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Hungry for a Word Salad?

October 13, 2014

word cloud created from this blog using https://www.jasondavies.com word cloud generator

Have you ever tried Word Salad? No, I don’t mean a salad made with words. I mean the iPad app, Word Salad, used for making Word Clouds?

Word Clouds are more than just pretty cloudy words on a screen. When learners create Word Clouds, they are actually looking at data. The data are words.

Word Clouds can assist in brainstorming, enhancing critical thinking, clarifying concepts, or helping students actually see overused words in their own writing.

You can make Word Clouds on your iPad using the app Word Salad Lite (free). There are other iPad apps available for making Word Clouds, but Word Salad Lite does the job and (unlike the others) is free.

You can also make a Word Cloud on a computer. There are many websites available to help your students make Word Clouds. Two of the more well-known websites for Word Clouds are the following:

  1. Wordle
  2. Tagxedo

And recently I have stumbled on

  1. Jason Davies Word Cloud which seems to offer some interesting options.

How could you use this? Have your students put all of their poems into a one Word Cloud to see what ideas, themes or words appear frequently. Have your students put their reflections into a Word Cloud. Determine if their reflections are positive or negative based upon the Words that show up. Make one Word Cloud about needs and another about wants and compare. What ideas do you have?

Further resources about Word Clouds

  1. Word Clouds – Educational Tools (see page 3 for list of activities)
  2. Cybraryman Word Cloud Resources (yes, the page looks horrible, but he has a rich collection of resources)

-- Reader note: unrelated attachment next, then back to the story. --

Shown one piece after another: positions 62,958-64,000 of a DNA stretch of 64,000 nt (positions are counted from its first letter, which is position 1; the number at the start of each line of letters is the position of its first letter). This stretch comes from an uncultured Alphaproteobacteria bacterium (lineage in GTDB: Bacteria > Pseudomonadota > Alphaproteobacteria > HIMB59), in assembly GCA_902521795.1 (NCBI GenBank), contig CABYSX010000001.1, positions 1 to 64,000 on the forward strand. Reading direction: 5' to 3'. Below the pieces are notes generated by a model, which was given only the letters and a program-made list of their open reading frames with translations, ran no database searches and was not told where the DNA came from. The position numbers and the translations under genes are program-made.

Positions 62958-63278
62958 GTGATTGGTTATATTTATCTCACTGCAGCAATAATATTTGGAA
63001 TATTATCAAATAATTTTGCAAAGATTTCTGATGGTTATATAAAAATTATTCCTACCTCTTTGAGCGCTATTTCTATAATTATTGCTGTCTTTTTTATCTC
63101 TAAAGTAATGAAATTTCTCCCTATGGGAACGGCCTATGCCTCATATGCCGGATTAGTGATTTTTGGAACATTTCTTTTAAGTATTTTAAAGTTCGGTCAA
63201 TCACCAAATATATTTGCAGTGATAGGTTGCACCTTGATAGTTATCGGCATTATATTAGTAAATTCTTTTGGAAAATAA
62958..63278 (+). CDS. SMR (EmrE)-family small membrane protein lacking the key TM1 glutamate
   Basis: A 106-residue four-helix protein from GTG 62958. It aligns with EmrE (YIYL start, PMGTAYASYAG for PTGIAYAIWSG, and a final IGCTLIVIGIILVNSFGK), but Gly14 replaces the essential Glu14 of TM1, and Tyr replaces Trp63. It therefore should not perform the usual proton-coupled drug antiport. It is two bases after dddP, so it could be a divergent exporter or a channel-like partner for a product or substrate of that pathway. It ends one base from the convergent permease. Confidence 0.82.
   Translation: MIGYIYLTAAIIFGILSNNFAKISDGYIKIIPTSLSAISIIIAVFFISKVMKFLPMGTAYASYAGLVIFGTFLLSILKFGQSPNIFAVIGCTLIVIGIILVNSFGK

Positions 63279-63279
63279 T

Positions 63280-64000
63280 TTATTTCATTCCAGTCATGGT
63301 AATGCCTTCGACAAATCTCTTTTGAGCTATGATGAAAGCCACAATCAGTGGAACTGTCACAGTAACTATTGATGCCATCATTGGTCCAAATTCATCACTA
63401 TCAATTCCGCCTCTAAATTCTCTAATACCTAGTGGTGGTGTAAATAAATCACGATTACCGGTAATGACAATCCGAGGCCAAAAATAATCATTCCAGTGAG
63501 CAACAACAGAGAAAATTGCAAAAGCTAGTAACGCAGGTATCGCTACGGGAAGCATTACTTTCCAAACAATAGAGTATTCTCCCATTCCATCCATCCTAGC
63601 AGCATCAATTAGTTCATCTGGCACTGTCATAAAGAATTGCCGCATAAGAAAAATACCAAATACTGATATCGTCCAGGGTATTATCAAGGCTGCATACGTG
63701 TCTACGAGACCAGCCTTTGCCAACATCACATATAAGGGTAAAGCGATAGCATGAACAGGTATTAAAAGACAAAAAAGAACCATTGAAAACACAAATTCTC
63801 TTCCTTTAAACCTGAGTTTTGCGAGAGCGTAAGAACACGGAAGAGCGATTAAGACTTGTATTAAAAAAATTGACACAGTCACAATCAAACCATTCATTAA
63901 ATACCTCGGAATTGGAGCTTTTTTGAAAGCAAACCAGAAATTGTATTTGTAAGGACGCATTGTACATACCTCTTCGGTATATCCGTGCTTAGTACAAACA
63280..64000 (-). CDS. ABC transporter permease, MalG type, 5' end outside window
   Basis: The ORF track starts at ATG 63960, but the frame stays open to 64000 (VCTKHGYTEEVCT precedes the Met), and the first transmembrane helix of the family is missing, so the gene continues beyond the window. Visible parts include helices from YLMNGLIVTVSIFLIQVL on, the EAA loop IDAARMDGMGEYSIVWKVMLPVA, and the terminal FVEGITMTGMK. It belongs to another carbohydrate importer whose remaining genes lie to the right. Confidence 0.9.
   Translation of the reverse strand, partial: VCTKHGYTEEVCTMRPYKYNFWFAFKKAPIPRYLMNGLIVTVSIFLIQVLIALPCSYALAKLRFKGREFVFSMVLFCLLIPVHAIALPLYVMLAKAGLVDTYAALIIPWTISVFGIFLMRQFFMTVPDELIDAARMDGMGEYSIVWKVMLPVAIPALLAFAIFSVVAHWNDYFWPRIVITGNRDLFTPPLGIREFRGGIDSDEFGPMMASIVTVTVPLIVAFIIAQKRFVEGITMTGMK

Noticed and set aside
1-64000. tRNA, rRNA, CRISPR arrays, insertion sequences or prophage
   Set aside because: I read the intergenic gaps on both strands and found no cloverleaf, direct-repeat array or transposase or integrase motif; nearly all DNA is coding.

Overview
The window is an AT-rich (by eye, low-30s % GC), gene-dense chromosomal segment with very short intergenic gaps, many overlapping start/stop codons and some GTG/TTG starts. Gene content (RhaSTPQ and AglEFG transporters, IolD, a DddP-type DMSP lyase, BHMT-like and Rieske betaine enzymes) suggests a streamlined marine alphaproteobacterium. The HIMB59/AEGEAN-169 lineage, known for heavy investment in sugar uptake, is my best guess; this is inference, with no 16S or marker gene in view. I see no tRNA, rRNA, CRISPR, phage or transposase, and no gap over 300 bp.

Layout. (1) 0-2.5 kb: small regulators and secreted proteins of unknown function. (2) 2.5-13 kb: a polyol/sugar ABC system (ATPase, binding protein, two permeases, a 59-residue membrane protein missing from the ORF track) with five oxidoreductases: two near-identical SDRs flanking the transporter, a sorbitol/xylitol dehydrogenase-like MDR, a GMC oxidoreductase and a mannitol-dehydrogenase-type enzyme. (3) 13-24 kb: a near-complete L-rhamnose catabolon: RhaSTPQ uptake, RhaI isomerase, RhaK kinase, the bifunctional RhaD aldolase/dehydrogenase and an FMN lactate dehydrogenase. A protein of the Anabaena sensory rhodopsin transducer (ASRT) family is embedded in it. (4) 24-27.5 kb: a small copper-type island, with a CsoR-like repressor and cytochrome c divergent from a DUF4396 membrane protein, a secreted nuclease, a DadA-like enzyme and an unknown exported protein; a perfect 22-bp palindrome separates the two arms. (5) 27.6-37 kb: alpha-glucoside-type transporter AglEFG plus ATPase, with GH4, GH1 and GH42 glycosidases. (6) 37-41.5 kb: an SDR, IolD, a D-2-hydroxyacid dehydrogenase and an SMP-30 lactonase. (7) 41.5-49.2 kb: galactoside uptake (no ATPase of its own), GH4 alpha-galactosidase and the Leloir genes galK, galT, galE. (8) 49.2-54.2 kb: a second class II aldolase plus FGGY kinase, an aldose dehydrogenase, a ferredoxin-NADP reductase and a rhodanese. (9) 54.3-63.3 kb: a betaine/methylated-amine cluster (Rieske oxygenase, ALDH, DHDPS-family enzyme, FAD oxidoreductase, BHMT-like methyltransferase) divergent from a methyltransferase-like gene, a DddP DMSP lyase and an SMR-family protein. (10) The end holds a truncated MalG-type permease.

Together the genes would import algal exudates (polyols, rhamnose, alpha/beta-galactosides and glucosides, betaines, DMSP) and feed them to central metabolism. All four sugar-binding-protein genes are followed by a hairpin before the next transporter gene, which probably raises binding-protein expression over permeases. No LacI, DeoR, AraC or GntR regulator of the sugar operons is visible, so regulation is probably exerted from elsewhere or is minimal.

3. Many Eyes This site created by IBM helps with many different types of data visualization beyond Word Clouds. It is suitable for serious scientific work.

Pro Tip: Collect the text for a Word Cloud in another document – like a google doc – before copying and pasting it into the Word Cloud generator. If you make a mistake or want to try a different setting, you can easily find your text again without recreating it.

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4 Responses to Hungry for a Word Salad?

  1. Shary Lyssy Marshall on October 17, 2014 at 1:22 am

    Hi Robin,

    Thanks for this post on word clouds! At a glance, they look like decorative tools for word play, but in fact they are displaying data in an interesting and very different way.

    I’m going to share your post with teachers at my school; thanks for creating and sharing! 🙂

    Reply
  2. Louise van Steveninck on October 23, 2014 at 5:32 am

    Hi Robin,
    Thank you for this post, it’s really interesting to see ideas for using word clouds- and alternatives too.
    We used Wordle and Words salad recently for 2 projects, both of them were ‘getting to know me’/ transition to MS activities.
    For 1 students made a word cloud about elements of their cultures that are important to them – places, food, people, celebrations, rituals, characteristics etc. – it was one of the culminating pieces in their ‘Visible and Invisible Culture’ unit. It was so interesting to see what they picked out as important to them (not just the things we associate with France – Eiffel tower, escargots- for example!)
    The other project was adjectives describing themselves and their friends. This was part of my English enrichment course (EAL focused) and the ‘Who are you?’ unit plus it helped with their work on characters for their book study in literacy class.
    I learnt so much about my students!
    The only negative feedback I got was that students didn’t like the ‘watermark’ /name that you cannot remove from Word Salad Lite.

    Reply
    • Robin Montgomery on October 24, 2014 at 8:45 am

      Thanks for your comments, Louise. Great activities. Would love to see some samples of the work.

      Yes, watermark, sigh…..

      Reply
  3. Kim Cofino on November 9, 2014 at 6:31 am

    Love the idea of word clouds as data! Great way to view them and apply them in lots of different ways!

    Reply

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